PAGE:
The Federal Trade Commission reached a settlement last week with a mobile app company, its data provider, and their CEO in its first Fair Credit Reporting Act ("FCRA") enforcement action involving mobile applications. The mobile application company designed mobile apps that enabled users to search criminal records databases and advertised the apps as tools for conducting criminal background checks on potential employees.
Under the FCRA, individuals or organizations that use outside entities, including apps, to procure certain background information on employees or applicants in connection with their employment (or potential employment) must comply with certain notice, authorization, and other rules. Although the companies included disclaimers in their terms and conditions stating that they were not FCRA compliant, that their products were not to be considered screening products for employment, insurance, loans, and credit screening, and that anyone who used their reports for such purposes assumed sole responsibility for FCRA compliance, the Commission viewed these disclaimers as insufficient to avoid liability under the FCRA because the mobile app company advertised that the reports could be used to conduct searches on potential employees, and therefore, the companies could expect them to be used for employment purposes.
The FTC complaint asserted three key FCRA violations against the companies: failure to maintain reasonable procedures to verify who their users are and that the background information would be used only for permissible purposes, failure to follow reasonable procedures to ensure that the information they sold was accurate, and failure to notify users of their reports of their FCRA obligations, including the requirement to notify consumers if an adverse action was taken against them based on a report. The FTC settlement order bars the companies from: (1) furnishing consumer reports to any person which the companies do not have reason to believe has a permissible purpose to use the report; (2) failing to maintain reasonable procedures to ensure the maximum possible accuracy of the information conveyed in their reports; and (3) failing to provide users of their reports with information about their obligations under the FCRA.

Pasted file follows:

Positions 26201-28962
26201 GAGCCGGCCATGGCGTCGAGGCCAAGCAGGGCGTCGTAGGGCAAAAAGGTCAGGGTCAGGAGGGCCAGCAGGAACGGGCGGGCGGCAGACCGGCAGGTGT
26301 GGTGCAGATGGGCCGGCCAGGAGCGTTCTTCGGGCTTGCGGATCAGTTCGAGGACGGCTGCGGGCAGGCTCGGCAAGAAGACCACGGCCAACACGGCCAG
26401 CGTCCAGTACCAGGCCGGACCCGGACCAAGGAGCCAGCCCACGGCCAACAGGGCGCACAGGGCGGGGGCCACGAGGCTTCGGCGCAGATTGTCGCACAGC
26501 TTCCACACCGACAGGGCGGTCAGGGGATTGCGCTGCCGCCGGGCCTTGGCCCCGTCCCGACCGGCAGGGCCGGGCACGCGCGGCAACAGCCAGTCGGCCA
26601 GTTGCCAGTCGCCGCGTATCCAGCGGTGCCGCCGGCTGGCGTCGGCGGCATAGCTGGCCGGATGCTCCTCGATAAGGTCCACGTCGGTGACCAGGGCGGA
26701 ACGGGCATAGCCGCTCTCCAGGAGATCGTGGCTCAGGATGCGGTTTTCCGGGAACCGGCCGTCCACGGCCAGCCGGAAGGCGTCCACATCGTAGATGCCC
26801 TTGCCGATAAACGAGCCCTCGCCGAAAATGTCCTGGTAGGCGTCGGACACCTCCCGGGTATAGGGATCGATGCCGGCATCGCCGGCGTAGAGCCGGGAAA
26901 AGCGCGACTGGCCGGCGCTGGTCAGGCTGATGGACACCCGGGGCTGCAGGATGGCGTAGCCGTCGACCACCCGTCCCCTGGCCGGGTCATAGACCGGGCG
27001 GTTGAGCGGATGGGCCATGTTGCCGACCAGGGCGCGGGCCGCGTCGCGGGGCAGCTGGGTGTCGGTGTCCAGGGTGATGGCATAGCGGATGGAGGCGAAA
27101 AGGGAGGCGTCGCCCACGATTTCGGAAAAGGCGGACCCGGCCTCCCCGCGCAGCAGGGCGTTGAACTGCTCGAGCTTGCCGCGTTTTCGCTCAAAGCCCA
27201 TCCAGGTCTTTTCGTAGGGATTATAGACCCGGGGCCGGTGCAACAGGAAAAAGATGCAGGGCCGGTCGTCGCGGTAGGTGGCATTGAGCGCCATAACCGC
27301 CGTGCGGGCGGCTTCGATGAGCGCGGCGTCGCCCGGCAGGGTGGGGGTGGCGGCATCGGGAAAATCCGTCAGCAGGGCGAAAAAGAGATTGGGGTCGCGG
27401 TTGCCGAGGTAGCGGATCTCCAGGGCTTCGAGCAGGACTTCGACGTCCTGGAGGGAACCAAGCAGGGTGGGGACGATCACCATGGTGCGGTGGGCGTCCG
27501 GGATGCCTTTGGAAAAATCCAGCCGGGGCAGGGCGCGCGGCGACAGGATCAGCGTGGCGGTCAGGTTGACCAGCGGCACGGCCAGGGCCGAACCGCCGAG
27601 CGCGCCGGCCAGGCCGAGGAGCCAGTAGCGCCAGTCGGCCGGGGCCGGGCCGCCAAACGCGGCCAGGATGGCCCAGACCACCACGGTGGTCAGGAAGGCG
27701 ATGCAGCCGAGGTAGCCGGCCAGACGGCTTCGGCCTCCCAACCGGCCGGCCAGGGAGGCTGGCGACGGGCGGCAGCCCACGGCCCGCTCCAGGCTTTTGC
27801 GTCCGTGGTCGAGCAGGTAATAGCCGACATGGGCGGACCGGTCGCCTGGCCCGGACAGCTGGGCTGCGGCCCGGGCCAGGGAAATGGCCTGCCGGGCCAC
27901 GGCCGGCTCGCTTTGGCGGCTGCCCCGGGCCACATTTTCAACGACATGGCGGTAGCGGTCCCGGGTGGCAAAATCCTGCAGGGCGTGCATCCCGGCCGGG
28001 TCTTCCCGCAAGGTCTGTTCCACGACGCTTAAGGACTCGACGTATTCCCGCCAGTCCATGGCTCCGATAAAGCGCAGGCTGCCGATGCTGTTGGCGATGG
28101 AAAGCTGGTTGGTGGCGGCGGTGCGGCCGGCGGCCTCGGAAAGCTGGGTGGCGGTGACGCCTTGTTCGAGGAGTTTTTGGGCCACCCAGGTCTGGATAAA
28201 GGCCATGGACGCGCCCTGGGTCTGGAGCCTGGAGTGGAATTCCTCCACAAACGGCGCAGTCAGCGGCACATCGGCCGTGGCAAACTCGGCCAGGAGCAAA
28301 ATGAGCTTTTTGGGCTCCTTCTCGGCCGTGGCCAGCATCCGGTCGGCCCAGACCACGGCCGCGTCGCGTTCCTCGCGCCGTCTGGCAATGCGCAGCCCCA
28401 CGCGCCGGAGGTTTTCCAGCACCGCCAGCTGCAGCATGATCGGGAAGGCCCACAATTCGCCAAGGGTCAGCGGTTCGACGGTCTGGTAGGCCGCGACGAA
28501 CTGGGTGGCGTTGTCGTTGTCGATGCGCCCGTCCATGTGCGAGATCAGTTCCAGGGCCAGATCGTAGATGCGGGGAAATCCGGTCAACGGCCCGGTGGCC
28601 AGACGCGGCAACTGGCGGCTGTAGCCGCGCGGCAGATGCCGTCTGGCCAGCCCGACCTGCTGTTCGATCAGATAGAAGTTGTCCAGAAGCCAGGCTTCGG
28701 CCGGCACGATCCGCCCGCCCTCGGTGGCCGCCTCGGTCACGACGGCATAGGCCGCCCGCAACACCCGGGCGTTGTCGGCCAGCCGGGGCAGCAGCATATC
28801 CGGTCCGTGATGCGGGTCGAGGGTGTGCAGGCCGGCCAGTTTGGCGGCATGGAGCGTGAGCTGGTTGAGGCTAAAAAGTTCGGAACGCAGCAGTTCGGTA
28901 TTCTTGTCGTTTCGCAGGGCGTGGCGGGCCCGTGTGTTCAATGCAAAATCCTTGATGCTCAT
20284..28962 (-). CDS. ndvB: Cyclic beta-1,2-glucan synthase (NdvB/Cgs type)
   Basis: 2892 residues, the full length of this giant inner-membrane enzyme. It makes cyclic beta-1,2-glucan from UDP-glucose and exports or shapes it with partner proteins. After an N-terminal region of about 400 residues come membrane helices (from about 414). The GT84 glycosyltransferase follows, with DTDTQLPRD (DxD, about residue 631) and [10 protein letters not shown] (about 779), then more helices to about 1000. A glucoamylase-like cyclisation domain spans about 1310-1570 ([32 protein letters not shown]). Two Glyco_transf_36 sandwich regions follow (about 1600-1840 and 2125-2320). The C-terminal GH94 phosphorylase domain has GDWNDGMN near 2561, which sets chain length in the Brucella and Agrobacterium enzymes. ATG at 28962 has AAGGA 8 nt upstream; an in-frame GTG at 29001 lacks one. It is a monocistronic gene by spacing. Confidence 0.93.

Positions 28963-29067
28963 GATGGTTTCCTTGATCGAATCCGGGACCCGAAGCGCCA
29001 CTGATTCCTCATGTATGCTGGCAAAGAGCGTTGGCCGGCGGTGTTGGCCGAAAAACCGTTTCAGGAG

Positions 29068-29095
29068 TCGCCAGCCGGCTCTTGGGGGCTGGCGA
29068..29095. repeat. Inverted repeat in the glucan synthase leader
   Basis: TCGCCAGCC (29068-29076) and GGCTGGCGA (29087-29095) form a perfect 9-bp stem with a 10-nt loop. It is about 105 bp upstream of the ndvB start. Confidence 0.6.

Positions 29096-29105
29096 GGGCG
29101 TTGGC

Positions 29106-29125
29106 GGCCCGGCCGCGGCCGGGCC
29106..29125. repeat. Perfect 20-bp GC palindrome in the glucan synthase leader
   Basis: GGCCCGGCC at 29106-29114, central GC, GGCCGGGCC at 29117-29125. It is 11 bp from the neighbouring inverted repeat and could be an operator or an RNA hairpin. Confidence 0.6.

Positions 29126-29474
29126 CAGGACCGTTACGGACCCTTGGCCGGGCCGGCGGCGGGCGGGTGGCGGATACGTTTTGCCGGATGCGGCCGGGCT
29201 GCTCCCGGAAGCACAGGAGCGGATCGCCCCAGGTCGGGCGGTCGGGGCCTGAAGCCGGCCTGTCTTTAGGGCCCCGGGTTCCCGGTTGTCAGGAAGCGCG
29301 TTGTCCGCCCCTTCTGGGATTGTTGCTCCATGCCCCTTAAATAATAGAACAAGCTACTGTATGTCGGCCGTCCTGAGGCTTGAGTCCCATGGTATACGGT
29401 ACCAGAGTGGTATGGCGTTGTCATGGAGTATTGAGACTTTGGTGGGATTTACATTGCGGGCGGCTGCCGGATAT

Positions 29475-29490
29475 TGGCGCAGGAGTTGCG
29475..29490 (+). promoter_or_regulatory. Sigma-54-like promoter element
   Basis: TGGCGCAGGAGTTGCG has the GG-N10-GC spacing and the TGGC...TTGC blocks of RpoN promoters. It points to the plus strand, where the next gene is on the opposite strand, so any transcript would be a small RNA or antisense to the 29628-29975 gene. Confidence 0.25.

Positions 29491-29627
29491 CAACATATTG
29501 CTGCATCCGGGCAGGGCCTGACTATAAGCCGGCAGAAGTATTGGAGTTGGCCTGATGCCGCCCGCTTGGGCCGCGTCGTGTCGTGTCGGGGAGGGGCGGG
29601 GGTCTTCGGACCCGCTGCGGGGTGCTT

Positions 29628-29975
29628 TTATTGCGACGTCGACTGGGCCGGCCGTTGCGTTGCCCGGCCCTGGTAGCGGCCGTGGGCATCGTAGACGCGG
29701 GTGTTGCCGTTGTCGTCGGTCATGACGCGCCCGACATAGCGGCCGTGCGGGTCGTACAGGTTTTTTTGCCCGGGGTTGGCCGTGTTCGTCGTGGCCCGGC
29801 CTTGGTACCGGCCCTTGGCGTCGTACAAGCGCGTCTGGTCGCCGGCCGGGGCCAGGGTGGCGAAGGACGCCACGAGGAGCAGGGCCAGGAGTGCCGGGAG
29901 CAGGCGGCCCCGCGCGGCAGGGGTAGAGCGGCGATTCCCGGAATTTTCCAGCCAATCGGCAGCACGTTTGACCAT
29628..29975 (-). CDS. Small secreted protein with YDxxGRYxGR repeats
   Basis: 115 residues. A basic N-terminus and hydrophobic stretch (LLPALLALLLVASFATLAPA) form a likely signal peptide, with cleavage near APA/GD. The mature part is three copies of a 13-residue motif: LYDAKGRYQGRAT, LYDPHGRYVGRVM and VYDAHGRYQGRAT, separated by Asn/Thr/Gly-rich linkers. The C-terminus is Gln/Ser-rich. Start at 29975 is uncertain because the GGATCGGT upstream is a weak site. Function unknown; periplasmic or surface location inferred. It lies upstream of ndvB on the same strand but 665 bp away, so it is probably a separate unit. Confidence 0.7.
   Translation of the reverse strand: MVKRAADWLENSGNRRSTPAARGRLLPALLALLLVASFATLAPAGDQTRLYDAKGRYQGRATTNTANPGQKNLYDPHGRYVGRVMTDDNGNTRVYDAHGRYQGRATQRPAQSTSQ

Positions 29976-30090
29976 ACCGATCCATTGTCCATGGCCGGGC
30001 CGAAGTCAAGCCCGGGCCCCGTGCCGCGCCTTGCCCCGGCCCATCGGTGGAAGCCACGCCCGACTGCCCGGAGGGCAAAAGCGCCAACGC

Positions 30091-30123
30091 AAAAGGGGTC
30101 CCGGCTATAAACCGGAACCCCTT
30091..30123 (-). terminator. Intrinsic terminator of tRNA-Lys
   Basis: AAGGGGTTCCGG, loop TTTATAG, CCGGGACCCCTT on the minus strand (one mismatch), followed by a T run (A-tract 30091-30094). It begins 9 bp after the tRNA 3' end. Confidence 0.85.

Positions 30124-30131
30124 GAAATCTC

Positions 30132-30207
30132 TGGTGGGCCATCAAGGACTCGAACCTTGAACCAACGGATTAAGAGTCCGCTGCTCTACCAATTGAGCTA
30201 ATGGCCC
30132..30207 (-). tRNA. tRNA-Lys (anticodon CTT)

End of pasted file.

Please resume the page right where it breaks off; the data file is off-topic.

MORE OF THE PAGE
The lesson for mobile app developers is obvious: no disclaimer can eliminate FCRA liability if, despite the developers' protests to the contrary, the mobile app is intended to enable users to carry out searches and generate reports that violate the FCRA. The lesson for employers is even simpler: if they use mobile applications to conduct background checks on current or potential employees, they should assume that their searches are covered by the FCRA and should ensure that they operate in full compliance with the statute's notice, consent, and other requirements -- or risk the wrath of the FTC.
The administrative complaint filed by the FTC is In the Matter of Filiquarian Publishing, LLC, Choice Level, LLC, and Joshua Linsk.